Shadow Government

Moving on from Iraq too soon

I attended the same academic conference that fellow ForeignPolicy.com bloggers Dan Drezner  and Steve Walt mentioned in their blogs. As I tell my students, several thousand International Relations professors in the same hotel for several days is not as much fun as it sounds, but with hundreds of panels on every conceivable topic, it can be exceptionally stimulating.

My biggest takeaway this year was the extraordinarily low profile given to Iraq, at least current-day Iraq. There were many panels and papers dealing with the invasion of Iraq, almost as many dealing with the mistakes made in the conduct of the war, a small handful of papers dealing with the tough calls that turned out better than expected (eg., the surge), but very few indeed dealing with the current situation and none that I saw with concrete, practical guidance on what to do going forward. Ironically, in this respect the academy was simply following the foreign policy pundit world, which has likewise let Iraq drop from the agenda. To be sure, Tom Ricks faithfully flags adverse developments in his "Iraq: the Unraveling" series but the only time the war emerged recently as a matter of much discussion among the commentariat  was when Vice President Biden awkwardly tried to claim Iraq as one of the great foreign policy successes of the Obama Administration.

Most commentators zinged Biden for claiming credit for the surge policy he and President Obama tried to thwart as senators back in 2007, but what struck me about Biden's boasting was how premature it was -- almost as if he were claiming "mission accomplished" while there was plenty of hard work still to do. However, as Jackson Diehl argues, Biden may be the only political leader in Washington who is paying much attention to the Iraq situation.

Senior figures in the Defense Department and U.S. military leaders on the ground in Iraq have signaled that they are watching closely to determine whether conditions on the ground will permit sticking with the withdrawal timetable negotiated by President Bush in the 2008 Status of Forces Agreement. Apparently, they still estimate that conditions will allow a responsible withdrawal, but the mere fact that they are signaling concern should be, well, concerning for our political leaders. 

The desire of the political community to put Iraq in the rear-view mirror is understandable, but misguided. The national security challenges that are receiving front-burner attention -- especially Afghanistan and Iran -- are integrally linked to the policy trajectory in Iraq. Since the fateful surge decision, the Iraq policy trajectory has been far more positive than anyone, academics or practitioners, thought likely. But the progress remains reversible and if Iraq unravels, then all of the other national security problems will get that much more difficult to address.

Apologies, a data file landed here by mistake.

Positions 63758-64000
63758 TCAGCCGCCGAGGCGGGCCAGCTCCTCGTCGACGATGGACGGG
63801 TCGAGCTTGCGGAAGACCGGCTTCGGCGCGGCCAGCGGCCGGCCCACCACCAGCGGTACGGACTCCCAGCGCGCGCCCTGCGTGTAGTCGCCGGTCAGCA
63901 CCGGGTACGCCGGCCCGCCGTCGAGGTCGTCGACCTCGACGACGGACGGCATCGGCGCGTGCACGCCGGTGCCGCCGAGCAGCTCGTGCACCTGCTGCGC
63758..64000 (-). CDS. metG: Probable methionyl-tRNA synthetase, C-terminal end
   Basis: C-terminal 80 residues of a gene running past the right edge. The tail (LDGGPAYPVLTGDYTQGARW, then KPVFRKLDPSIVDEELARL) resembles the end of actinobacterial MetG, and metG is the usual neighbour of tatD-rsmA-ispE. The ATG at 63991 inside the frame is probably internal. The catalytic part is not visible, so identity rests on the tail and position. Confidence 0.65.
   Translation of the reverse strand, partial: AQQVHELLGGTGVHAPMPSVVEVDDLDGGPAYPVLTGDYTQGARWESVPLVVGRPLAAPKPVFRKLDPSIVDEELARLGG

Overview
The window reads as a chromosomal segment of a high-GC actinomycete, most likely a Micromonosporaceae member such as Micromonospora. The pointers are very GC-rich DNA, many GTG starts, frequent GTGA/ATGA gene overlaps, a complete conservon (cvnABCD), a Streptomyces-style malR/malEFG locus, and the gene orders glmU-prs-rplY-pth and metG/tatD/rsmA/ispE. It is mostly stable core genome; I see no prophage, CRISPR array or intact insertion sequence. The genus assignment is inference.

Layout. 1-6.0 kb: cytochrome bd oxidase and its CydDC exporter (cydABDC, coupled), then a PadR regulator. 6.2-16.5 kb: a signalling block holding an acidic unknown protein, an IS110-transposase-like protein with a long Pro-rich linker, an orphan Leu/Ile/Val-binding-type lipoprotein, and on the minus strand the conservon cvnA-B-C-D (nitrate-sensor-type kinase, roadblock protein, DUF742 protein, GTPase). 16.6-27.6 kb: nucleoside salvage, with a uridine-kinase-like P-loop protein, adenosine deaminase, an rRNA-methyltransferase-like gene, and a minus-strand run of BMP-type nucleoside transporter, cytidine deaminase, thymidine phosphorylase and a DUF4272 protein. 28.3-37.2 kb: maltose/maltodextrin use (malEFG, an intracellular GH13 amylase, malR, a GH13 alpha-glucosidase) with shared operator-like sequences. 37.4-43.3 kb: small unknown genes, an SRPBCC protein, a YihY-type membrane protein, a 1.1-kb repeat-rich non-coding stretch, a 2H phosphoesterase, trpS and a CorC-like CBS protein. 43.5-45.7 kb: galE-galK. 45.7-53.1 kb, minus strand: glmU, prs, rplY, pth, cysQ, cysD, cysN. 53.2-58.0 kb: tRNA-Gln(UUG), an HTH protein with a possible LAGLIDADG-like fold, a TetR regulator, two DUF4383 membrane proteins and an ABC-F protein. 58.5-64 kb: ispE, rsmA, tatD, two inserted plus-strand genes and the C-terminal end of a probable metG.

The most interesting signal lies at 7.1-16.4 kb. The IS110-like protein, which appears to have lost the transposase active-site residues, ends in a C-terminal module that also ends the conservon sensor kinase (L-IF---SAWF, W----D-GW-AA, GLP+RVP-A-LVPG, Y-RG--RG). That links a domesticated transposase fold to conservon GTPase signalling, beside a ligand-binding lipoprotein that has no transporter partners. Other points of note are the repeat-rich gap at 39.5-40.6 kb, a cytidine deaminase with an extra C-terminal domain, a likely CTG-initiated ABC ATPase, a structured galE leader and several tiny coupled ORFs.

The theme of the academic conference was bridging the gap between academics and practitioners. In taking the collective eye off the ball on Iraq, it seems academics and practitioners may be unfortunately all-too-much in synch. 

TAUSEEF MUSTAFA/AFP/Getty Images

Shadow Government

Facing nuclear reality

On Wednesday, Vice President Joe Biden clearly articulated the contradiction that lies at the heart of the Obama administration's nuclear weapons policy in an address to the National Defense University in Washington, D.C. On the one hand, President Obama has advocated nuclear disarmament; on the other, his administration has just requested $7 billion to maintain the U.S. nuclear arsenal and modernize the U.S. nuclear infrastructure. In Biden's words, "We will take concrete steps toward a world without nuclear weapons, while retaining a safe, secure, and effective arsenal as long as we still need it." 

The United States has greatly reduced its reliance on nuclear weapons in recent years, and it has drastically cut the size of the U.S. nuclear arsenal: Today's nuclear force is roughly one-quarter the size it was at the end of the Cold War. Precision-guided conventional munitions are today able to perform many of the missions that in years past would have required nuclear weapons. Moreover, ballistic missile defenses today offer options to enhance deterrence without threatening nuclear retaliation.

Although the utility of nuclear weapons has decreased for the United States, their value for potential adversaries, and those of our allies and friends, has grown. The U.S. nuclear arsenal remains the ultimate guarantee of U.S. security against a nuclear attack. Similarly, U.S. nuclear commitments have dissuaded allies such as Japan from acquiring their own nuclear arsenals. Nuclear weapons have served as a brake on war; eliminating them would once again make the world safe for large-scale conventional war.

Given the enduring importance of nuclear weapons in U.S. national security, the administration's request for additional funding for the U.S. nuclear weapons infrastructure is a welcome development. Unfortunately, the Bush administration's efforts to fund the nuclear complex offer a cautionary tale. Under Bush, Congressional Democrats cut a Senate-approved funding increase for the National Nuclear Security Administration and cut or eliminated a number of Bush administration nuclear programs and initiatives. One hopes that the Obama administration will fare better.

In the end, however, the administration's budget request is but a partial solution. The United States is the only nuclear power that is not modernizing its arsenal, and neither the administration nor Congress shows any inclination to change that fact. The newest weapons on the U.S. arsenal were designed decades ago, and the expertise to design new ones represents a critical shortfall. Absent modernization, the United States will eventually face the prospect of unilateral nuclear disarmament.

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